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How Can I Tell When My Exotic Pet is Sick?

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It’s a tragically common scenario in exotic pet medicine: the pet’s parent tells me that my patient’s symptoms (no appetite and not moving around much) just started yesterday. Before that, it was normal. Then I do my physical exam. I discover the bird’s prominent keel bone sticking far out beyond its emaciated breast muscles. The hamster’s incisor teeth that have overgrown so much they’ve made a full circle and are now penetrating into the roof of the mouth. The lizard with a colon full of impacted sand. Immediately, I know that this problem has been going on for far longer than the parent realized.

Many exotic pets often hide their signs of illness until things have advanced so far that the animal can’t pretend any longer. So what can these pet parents do to avoid the above scenarios? How can you know if your exotic pet is sick? Here are a few tips for how owners of exotic pets can learn to look for certain subtle changes and take preventative measures.

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1. Provide Your Pet with Its Optimal Diet and Environment

Each species has its own particular nutritional and habitat needs, and these have profound impacts on the animal’s health. Consult with a credible source such as experienced exotic animal veterinarians, exotic veterinarian professional associations, and well-established periodicals for proper husbandry information.

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2. Weigh Your Pet Regularly

Chronic disease often begins to manifest with weight loss which is why it’s important to regularly weigh your pet. Invest in an appropriate-size scale such as a kitchen gram scale for small animals and a baby scale or adult scale for larger animals. Check your pet’s weight 2-3 times weekly and maintain a record on your phone or in a notebook. Discovering a decrease in weight can help owners catch a sickness earlier in its course.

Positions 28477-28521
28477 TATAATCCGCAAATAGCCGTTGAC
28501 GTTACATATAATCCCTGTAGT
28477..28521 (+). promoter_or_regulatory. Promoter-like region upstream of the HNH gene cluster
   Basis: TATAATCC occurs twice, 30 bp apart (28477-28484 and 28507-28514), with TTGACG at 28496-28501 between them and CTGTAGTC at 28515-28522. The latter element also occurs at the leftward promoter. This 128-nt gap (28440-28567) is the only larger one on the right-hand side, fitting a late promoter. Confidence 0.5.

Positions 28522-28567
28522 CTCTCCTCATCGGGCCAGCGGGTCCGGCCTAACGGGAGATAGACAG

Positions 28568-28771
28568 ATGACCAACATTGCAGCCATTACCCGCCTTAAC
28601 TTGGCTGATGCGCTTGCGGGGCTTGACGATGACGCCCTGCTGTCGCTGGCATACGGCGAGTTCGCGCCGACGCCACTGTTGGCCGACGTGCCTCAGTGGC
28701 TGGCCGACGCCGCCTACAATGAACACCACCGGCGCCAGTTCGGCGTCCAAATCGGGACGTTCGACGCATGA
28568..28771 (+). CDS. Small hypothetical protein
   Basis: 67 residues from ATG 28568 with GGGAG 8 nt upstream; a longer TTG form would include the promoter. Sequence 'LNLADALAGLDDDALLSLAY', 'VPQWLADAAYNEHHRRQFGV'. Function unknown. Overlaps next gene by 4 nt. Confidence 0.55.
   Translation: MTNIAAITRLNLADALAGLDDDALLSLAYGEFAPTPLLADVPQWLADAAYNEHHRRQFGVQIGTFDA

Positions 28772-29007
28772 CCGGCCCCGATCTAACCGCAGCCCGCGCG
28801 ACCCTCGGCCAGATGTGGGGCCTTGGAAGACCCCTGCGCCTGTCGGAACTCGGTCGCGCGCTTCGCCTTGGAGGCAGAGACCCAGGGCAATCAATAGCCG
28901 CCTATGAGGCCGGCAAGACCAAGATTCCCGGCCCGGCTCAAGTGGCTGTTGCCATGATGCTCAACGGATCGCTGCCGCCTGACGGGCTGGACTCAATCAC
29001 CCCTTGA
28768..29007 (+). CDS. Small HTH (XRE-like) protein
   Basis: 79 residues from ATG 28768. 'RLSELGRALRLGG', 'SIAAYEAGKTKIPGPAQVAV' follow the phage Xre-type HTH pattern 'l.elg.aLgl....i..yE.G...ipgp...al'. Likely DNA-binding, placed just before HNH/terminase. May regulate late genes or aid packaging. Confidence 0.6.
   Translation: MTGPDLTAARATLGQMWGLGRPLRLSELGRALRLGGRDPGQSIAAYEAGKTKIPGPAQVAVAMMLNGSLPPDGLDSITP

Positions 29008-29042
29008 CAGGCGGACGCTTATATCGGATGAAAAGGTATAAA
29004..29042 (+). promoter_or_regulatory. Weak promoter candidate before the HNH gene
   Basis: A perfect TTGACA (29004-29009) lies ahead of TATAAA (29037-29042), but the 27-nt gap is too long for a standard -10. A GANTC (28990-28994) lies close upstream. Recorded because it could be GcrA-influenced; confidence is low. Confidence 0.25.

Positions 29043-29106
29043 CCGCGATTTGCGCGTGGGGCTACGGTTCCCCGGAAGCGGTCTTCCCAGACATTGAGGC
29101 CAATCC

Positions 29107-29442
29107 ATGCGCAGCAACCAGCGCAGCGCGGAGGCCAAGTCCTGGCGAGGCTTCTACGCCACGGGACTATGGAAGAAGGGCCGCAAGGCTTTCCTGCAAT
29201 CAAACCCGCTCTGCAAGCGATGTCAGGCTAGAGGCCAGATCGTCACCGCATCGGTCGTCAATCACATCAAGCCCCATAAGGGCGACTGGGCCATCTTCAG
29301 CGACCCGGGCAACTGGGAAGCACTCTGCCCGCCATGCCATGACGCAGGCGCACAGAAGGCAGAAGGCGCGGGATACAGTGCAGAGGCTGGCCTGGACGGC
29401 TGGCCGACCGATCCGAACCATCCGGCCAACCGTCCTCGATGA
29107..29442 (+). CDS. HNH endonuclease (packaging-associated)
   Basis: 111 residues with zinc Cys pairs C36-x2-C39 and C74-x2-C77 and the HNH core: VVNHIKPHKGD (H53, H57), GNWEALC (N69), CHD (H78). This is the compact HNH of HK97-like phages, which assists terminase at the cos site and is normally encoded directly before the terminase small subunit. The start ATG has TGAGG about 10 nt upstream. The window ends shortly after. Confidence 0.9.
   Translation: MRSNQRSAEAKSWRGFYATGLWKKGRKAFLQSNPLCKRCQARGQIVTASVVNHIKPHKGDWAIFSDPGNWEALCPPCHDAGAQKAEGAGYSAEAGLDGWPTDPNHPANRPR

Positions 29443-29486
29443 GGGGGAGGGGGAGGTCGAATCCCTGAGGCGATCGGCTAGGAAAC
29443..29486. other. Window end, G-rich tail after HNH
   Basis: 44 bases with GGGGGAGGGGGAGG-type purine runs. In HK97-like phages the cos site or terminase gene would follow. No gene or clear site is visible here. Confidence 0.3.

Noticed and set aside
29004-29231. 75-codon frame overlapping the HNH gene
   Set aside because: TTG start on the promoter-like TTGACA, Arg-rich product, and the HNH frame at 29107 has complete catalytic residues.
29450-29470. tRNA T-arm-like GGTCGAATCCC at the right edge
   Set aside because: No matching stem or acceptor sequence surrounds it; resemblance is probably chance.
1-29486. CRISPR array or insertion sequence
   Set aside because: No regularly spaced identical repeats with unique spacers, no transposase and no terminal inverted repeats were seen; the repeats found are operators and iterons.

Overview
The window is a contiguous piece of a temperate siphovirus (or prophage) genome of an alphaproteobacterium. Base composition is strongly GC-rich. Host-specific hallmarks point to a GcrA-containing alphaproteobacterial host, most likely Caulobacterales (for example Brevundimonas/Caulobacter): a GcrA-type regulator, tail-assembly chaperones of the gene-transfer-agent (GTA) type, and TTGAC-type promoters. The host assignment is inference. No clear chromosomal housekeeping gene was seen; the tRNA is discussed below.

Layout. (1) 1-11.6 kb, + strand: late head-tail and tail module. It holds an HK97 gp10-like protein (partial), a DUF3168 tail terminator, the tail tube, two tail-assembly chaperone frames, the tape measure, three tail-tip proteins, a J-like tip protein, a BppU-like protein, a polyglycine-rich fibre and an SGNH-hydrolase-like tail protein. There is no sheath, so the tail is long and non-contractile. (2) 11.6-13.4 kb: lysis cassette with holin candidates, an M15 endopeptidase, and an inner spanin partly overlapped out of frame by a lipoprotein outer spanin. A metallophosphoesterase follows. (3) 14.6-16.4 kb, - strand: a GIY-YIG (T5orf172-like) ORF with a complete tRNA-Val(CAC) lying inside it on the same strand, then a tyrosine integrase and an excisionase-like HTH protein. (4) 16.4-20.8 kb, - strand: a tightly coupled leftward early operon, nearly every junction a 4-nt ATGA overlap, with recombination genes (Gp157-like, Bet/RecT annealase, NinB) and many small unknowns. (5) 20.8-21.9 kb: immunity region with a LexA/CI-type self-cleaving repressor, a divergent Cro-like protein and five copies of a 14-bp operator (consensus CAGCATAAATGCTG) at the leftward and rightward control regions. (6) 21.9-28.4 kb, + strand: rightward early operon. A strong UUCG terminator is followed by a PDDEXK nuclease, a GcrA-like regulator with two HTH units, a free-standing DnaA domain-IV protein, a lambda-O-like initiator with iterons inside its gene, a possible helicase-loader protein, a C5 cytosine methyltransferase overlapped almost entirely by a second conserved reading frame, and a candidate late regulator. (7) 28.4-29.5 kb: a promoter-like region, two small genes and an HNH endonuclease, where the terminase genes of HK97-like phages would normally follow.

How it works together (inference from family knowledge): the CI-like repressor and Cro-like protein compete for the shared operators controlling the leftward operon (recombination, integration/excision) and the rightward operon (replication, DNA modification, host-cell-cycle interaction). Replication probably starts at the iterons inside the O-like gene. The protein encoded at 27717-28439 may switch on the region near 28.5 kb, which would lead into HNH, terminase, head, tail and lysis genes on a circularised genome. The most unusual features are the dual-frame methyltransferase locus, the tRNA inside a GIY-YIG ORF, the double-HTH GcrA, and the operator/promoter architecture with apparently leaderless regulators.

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3. Regular Preventative Care Veterinary Visits

Having your exotic pet assessed regularly by an experienced exotic pet veterinarian can help catch and address problems before the animal becomes debilitated. Performing regular bloodwork and parasite screenings on healthy animals can also help detect disease earlier in its course. In general, animals with no chronic health concerns should be examined every 6-12 weeks.

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4. Interact with Your Pet Frequently

Changes in an animal’s behavior, appetite, or eliminations can be more quickly noticed if you know what your pet is normally like. Physically handling the animal (if safe to do) and paying attention to hair/skin color, body condition, and body symmetry provides additional points to use for monitoring your pet’s health.

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Bringing a pet in for assessment before its disease has advanced to a life-threatening condition can make a huge difference in the animal’s chances of survival. If you have questions or concerns regarding whether or how soon your animal should be examined by a veterinarian, call and consult with your family veterinarian about what you’re seeing, and they can advise on an appropriate course of action.

Animal Emergency & Referral Center of Minnesota’s Avian and Exotic Medicine Service sees many different kinds of pets including rabbits, rodents, ferrets, sugar gliders, hedgehogs, parrots, songbirds, waterfowl, turtles, tortoises, and non-venomous lizards and snakes. Your family veterinarian may choose to refer your exotic pet to our service if your pet is sick, not responding to current treatment, or needs advanced diagnostics (CT/MRI). If your family veterinarian does not see exotic pets, our service can also offer wellness care and anesthetized procedures.

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